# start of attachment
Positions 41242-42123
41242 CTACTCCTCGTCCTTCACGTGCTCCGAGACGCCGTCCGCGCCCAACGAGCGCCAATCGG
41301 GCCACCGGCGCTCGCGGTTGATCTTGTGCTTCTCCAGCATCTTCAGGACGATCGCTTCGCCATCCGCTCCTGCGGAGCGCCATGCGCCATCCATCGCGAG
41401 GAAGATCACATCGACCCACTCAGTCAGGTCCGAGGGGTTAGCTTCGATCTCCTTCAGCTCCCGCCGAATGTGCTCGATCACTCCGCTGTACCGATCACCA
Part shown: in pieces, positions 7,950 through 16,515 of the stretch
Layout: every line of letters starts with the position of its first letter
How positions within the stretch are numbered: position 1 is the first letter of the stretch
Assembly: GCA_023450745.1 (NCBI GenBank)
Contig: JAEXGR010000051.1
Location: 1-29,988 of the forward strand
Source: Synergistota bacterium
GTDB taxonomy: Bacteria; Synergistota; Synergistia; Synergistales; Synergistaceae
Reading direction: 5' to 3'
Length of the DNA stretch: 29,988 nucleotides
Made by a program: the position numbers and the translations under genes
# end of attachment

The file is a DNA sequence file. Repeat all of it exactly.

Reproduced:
Positions 41242-42123
41242 CTACTCCTCGTCCTTCACGTGCTCCGAGACGCCGTCCGCGCCCAACGAGCGCCAATCGG
41301 GCCACCGGCGCTCGCGGTTGATCTTGTGCTTCTCCAGCATCTTCAGGACGATCGCTTCGCCATCCGCTCCTGCGGAGCGCCATGCGCCATCCATCGCGAG
41401 GAAGATCACATCGACCCACTCAGTCAGGTCCGAGGGGTTAGCTTCGATCTCCTTCAGCTCCCGCCGAATGTGCTCGATCACTCCGCTGTACCGATCACCA
Part shown: in pieces, positions 7,950 through 16,515 of the stretch
Layout: every line of letters starts with the position of its first letter
How positions within the stretch are numbered: position 1 is the first letter of the stretch
Assembly: GCA_023450745.1 (NCBI GenBank)
Contig: JAEXGR010000051.1
Location: 1-29,988 of the forward strand
Source: Synergistota bacterium
GTDB taxonomy: Bacteria; Synergistota; Synergistia; Synergistales; Synergistaceae
Reading direction: 5' to 3'
Length of the DNA stretch: 29,988 nucleotides
Made by a program: the position numbers and the translations under genes